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About The Author: RSOP is the co-founder & Executive Editor of Radical Survivalism Webzine, as well as a Family Preparedness Consultant with nearly five years of personal experience in the self-reliance game. RSOP's many preparedness roles within his own group include team mechanic, head of security, electrician, and project designer/engineer.

Fitch Cuts Greece To ‘CCC’ On Possible EMU Exit

By Sue Chang | From MarketWatch.com | On Thursday, May 17th, 2012

SAN FRANCISCO (MarketWatch) — Fitch Ratings on Thursday downgraded Greece’s sovereign rating to CCC from B- due to heightened risk that Greece may have to exit the Economic and Monetary Union. The strong showing of political parties opposing austerity in the recent election and the failure of the parties to form a government underscores the lack of national support for the E.U.-IMF bailout program, Fitch said. “In the event that the new general elections scheduled for June 17 fail to produce a government with a mandate to continue with the E.U.-IMF program of fiscal austerity and structural reform, an exit of Greece from EMU would be probable,” said Fitch in a statement. A Greek exit from the EMU is likely to result in defaults in the private sector as well as sovereign euro-denominated obligations, the ratings agency said. Triple-C grade is categorized as “poor quality” with possibility of default.

The original article was posted at http://www.marketwatch.com/story/fitch-cuts-greece-to-ccc-on-possible-emu-exit-2012-05-17

EDITOR’S NOTE: According to Wikipedia, A CCC bond rating means: An obligor is CURRENTLY VULNERABLE, and is dependent upon favourable business, financial, and economic conditions to meet its financial commitments. According to Fitch, anything below a B/B- has reached junk bond status.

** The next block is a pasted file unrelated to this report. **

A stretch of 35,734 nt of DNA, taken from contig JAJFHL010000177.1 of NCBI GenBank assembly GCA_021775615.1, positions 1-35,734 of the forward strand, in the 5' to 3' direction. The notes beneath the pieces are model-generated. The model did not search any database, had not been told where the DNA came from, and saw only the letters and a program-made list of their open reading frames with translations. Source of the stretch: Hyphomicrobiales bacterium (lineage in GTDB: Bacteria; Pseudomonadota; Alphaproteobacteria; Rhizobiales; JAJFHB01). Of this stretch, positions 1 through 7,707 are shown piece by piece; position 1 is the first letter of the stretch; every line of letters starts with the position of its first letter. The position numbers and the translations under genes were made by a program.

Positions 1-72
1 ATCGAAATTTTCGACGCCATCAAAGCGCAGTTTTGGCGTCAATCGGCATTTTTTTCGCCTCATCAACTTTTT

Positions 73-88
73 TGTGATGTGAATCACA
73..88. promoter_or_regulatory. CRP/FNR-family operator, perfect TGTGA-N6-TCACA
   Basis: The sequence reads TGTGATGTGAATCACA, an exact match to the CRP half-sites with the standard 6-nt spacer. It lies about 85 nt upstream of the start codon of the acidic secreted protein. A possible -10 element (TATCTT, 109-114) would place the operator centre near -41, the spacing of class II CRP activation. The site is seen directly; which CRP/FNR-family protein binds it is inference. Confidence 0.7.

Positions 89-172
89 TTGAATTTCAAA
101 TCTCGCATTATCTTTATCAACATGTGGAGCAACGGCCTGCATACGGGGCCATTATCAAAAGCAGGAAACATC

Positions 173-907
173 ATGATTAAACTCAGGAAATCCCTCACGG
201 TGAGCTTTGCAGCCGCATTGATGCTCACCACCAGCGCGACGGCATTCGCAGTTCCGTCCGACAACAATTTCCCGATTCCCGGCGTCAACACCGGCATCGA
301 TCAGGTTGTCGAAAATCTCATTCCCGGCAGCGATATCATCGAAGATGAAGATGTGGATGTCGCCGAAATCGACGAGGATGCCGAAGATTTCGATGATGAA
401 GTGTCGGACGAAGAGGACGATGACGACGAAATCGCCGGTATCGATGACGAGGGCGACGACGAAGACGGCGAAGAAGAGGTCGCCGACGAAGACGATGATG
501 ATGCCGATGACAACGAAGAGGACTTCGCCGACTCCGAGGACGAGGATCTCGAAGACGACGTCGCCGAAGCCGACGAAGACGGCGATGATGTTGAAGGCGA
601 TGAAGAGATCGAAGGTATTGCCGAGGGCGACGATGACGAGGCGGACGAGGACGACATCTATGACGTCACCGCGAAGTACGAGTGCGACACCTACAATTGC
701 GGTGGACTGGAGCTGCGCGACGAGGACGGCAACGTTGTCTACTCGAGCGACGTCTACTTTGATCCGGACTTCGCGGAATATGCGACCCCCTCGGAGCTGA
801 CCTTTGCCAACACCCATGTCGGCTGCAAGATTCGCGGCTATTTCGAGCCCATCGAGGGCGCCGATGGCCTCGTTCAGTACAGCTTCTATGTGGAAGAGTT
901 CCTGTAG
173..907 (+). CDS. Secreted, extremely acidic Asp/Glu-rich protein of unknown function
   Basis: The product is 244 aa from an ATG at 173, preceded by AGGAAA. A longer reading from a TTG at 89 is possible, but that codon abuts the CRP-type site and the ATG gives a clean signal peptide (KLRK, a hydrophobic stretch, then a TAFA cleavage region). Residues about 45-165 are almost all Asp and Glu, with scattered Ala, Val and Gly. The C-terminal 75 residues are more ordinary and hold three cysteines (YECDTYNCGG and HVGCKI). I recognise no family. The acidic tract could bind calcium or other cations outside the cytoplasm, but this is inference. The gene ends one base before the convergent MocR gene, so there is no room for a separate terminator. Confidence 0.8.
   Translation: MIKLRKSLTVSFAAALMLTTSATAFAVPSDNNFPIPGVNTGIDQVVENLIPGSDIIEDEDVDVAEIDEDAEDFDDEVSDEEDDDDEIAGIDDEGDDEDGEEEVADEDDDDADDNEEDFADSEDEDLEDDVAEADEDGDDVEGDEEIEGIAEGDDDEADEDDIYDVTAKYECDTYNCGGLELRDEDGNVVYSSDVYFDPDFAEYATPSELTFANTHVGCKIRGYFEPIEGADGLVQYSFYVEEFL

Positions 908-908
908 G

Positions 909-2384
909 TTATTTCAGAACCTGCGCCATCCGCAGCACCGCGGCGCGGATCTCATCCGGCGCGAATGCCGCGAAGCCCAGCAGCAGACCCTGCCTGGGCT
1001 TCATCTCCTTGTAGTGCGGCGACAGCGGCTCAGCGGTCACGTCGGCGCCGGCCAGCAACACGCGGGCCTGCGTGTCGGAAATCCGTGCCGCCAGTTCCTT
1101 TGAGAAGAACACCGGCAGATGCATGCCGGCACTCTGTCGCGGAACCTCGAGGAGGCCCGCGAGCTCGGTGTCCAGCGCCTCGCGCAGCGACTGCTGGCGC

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About The Author: RSOP is the co-founder & Executive Editor of Radical Survivalism Webzine, as well as a Family Preparedness Consultant with nearly five years of personal experience in the self-reliance game. RSOP's many preparedness roles within his own group include team mechanic, head of security, electrician, and project designer/engineer.

Dow Declines 8th Day In 9

By Kate Gibson | From MarketWatch.com | On May 14, 2012

U.S. stocks drop to 3-month lows on Europe fears.

NEW YORK (MarketWatch) — U.S. stocks closed at more than three-month lows Monday, and the Dow industrials slid for the eighth session in nine, as investors worried about Greece’s potential exit from the euro zone.

“The market appears to be discounting a Greek exit from the euro,” said Linda Duessel, senior equity strategist at Federated Investors Inc.

The Dow Jones Industrial Average ended down 125.25 points, or 1%, at 12,695.35, its lowest close since Jan. 31, after Greek politicians over the weekend failed to reach an agreement on a unity government, raising the likelihood of new elections and the risk of halted international aid payments.

J.P. Morgan Chase & Co. led decliners on the Dow, with a drop of 3.2%, followed by a 2.6% drop in Bank of America Corp. shares.

(Photo: Aris Messinis/Press Pool)Europe facing a ‘Lehman’ moment?

One of Poland’s top bankers said the euro-zone crisis was could head in a direction that may be as bad as the start of the 2008 financial crisis.

Ina Drew became the first high-ranking casualty of the scandal that has put a dent in J.P. Morgan’s reputation, with the bank saying that the chief investment officer is resigning after more than 30 years with the bank. Read more about Drew’s exit from J.P. Morgan after trading losses.

J.P. Morgan’s $2 billion trading loss sharpens the battle over financial regulation, with presumed Republican presidential nominee Mitt Romney favoring the repeal of the Dodd-Frank law, which is supported by President Barack Obama. It also prompted Elizabeth Warren, the Massachusetts Democrat running for U.S. Senate, to call on J.P. Morgan Chief Executive Jamie Dimon to resign from the board of the New York Federal Reserve.